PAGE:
Train from Berlin to Salzburg

From Warsaw via Berlin to Salzburg. The scenery increasingly arresting, as we roll south through the Bavarian Alps, past the ski resorts and nip over the German border - Salzburg sits just the other side.

The Gersberg Alm

I put 'outdoor pool' into’s filters and came up with the Gersberg Alm. It has a lofty position on the alpine meadow (as the name suggests) with incredible views through the trees across Salzburg and to the mountains encircling the city. The old town with its jade green domes is especially prominent, as is the Festung Hohensalzburg fortress, perched on its own formidable crag above the city. This one is a properly ancient and huge castle, the home of the archbishops of Salzburg.

The city, swathed in mist is enticing, but for the first day or so the swimming pool and sunbeds are the stronger attraction. A heatwave has been engulfing Europe for a couple of weeks now. It’s even hot in England. I’m awakened from my slumber by a loud baa. There’s a large floppy eared sheep staring at me. He’s separated from the pool area by an electric fence. I find out it’s electrified the hard way.

The location is great and the hotel itself couldn’t be more atmospheric. A traditional wood chalet with scarlet pelargonium window boxes and an outdoor restaurant that serves up divine food at ridiculously high prices. My room could use some attention from the maintenance department however, – plug, tv, door won’t latch, no towels by the pool and the mattress keeps sliding off the sunbed.


A return visit to Salzburg is not to be missed and I forgo the sunbed for a morning to venture into the sizzling city and explore its ancient heritage. First settlements here date back to Neolithic times. They were followed by a Roman city called Juvavum, though that eventually declined into ruins." Saint Rupert, the 8th-century saint was responsible for the city's rebirth. When appointed archbishop by Theodo, he chose the river for the site of his basilica. Rupert named the city Salzburg, or Salt Castle. This recognised the salt trade that brought the city much of its wealth, via a toll on salt barges. The city state that emerged is now the Altstadt (Old Town), given UNESCO heritage status.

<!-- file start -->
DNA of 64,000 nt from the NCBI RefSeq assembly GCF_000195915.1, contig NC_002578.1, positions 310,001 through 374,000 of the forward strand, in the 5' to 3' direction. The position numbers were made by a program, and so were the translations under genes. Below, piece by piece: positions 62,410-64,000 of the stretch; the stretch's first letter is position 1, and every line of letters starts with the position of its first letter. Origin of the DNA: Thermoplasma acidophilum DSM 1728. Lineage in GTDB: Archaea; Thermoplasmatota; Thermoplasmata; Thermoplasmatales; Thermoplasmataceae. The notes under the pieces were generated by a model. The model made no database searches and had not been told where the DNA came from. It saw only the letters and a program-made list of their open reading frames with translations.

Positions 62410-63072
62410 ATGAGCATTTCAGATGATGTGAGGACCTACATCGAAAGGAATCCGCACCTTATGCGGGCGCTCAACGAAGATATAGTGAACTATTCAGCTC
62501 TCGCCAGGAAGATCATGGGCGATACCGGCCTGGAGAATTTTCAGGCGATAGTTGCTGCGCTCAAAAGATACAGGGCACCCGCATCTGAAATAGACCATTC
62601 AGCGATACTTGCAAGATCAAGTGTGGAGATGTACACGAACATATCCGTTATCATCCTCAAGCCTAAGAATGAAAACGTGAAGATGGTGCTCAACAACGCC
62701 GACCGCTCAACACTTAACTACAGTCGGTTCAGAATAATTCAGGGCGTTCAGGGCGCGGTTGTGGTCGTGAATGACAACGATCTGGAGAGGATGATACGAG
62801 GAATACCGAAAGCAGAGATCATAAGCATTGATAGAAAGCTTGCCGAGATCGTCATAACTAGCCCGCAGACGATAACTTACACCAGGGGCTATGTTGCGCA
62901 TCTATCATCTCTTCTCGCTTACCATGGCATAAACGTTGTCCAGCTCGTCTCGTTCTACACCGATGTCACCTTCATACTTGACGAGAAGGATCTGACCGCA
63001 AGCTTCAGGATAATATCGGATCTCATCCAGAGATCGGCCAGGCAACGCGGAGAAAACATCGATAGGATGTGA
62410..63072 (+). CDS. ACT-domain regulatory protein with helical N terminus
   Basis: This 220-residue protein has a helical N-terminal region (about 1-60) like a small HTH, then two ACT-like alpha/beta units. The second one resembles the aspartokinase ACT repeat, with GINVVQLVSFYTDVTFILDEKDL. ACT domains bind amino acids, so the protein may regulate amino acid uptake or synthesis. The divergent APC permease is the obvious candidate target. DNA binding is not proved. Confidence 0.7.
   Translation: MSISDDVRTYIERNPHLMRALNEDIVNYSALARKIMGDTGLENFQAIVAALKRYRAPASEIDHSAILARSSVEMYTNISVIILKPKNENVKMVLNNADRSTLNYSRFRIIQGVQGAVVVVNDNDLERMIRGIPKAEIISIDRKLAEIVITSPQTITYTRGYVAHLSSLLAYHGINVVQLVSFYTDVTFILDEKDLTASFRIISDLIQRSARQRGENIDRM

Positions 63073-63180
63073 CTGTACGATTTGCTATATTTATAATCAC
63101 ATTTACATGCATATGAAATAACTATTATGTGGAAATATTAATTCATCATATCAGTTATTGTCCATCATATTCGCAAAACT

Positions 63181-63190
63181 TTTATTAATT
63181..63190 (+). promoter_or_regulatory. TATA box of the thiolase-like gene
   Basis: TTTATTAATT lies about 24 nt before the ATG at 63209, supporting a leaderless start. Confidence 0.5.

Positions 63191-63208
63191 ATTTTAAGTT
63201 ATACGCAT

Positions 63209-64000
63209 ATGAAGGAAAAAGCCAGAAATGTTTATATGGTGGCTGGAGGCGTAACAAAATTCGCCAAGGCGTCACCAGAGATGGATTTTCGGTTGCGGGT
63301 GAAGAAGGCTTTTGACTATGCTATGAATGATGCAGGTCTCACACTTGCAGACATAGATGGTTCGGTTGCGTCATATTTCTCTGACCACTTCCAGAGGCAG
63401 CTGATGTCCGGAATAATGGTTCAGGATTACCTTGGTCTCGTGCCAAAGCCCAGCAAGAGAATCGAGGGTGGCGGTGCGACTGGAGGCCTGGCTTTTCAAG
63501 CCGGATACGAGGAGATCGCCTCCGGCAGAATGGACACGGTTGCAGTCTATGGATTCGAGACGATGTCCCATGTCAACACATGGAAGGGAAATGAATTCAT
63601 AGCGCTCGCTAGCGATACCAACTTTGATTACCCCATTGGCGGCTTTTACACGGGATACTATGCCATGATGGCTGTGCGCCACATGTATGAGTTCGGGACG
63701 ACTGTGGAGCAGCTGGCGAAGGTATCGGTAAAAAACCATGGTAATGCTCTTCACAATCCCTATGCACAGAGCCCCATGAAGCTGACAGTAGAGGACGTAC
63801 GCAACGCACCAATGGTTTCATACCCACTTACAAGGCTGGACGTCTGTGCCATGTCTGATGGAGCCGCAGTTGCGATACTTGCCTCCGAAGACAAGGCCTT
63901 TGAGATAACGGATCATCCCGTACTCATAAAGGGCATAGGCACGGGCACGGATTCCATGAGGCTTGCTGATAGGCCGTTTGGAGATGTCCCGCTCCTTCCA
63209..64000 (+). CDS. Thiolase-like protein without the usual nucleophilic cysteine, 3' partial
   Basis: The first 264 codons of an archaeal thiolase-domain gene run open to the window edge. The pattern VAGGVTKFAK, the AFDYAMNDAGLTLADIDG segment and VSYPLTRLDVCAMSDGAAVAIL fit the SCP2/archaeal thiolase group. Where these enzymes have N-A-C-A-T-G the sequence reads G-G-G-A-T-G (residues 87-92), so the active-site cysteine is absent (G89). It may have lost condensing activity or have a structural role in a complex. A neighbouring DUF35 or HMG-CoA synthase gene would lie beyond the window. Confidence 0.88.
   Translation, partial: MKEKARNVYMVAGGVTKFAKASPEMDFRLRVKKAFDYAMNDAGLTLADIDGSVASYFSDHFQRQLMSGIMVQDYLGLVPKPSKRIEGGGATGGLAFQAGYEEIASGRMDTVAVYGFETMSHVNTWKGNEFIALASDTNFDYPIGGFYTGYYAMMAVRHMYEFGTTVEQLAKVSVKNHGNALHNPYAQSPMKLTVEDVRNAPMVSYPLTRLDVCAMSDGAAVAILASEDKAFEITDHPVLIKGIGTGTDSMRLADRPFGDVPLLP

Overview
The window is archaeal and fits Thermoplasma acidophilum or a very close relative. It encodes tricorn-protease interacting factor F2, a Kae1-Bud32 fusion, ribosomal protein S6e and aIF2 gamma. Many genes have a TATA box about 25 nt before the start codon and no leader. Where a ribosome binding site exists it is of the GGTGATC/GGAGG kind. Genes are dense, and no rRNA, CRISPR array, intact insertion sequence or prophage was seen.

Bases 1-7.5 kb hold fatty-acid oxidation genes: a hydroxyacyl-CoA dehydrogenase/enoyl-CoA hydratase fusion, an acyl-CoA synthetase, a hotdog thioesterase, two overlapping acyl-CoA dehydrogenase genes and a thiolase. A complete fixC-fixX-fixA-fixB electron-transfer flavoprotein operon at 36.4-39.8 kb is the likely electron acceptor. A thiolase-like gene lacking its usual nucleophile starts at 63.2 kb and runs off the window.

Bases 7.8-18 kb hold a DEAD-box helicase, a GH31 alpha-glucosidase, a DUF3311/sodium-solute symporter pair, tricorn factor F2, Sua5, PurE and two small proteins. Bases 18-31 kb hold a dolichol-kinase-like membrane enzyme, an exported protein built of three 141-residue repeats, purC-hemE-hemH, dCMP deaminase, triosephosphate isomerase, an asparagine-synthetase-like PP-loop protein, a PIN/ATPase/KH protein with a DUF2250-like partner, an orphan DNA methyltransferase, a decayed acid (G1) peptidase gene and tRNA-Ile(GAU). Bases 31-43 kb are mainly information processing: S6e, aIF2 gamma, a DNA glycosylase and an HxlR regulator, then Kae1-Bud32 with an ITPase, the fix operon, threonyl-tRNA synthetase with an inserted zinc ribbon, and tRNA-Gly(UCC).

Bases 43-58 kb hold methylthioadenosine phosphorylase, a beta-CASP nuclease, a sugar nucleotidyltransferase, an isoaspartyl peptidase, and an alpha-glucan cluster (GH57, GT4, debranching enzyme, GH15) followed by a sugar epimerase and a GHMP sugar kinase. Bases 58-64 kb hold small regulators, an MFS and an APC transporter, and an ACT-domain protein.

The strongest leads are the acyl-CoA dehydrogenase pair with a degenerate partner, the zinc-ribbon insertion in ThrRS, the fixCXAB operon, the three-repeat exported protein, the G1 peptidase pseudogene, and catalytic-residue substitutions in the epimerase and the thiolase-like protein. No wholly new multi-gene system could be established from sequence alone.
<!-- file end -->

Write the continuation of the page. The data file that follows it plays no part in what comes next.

The Hohensalzburg Fortress

The Hohensalzburg Fortress was built in 1077, as a home for Archbishop Gebhard and expanded and altered over the centuries. There’s a very modern funicular up there (the original was built in the nineteenth century), which whisks me up to another superb panorama of the city. There are more graceful spires than Oxford - maybe. The fortress has umpteen rooms and displays crammed with armour, weapons and medieval furniture. A war games aficionado would love it.

Salzburg Old Town

The Old Town (Altstadt), nestling beneath the sprawling medieval castle is magnificently baroque, with its enormous cathedral, numerous churches and curving medieval streets. As Lonely Planet says, 'If it's baroque, don't fix it'....Just below the fortress is Nonnberg, the abbey where Maria failed to become a nun in The Sound of Music. Sound of Music paraphernalia is to be found on every corner of course. Mozart competes with The Von Trapps for mentions. He wins on place names (Mozart Platz ) and concerts (Cosi Fan Tutte and the requiem at the moment). And probably residences. He seems to have lived in about a dozen different places in Vienna. His birthplace, with the musical instruments he played as a child and the clavichord on which he composed The Magic Flute.

The Sound of Music wins on tours. Though no-one is booking at the moment. As everywhere I've been so far this tour, the city is relatively quiet. The squares are empty and not all the fountains are operating. I can saunter through the narrow lanes, with little in the way of opposition.

These cobbled streets are typically Austrian in their stiff elegance, crammed with chic boutiques displaying traditional clothes – lederhosen, dirndls and felt hats with feathers in them – and plate glass restaurants offering frothy coffee and ice cream sundaes. I succumb to one of the latter. It's exceptionally good.

Salzburg New Town

The Old Town and the fortress are roughly south of the suitably rushing River Salzach, the Neustadt to the north. It’s not that new though. There's a Mozart residence cum museum. And the Mirabelle Schloss with its manicured and fountain bedecked gardens. It sports Pegasus above one of the fountains, and the odd unicorn as well. Maria and the von Trapp children sang do-re-mi around them. The palace was built by one of the archbishops in 1606, for his mistress. It’s now mainly used for weddings. There’s a nice irony in that.

Slovenia next.

(Or read more about Austria here.)

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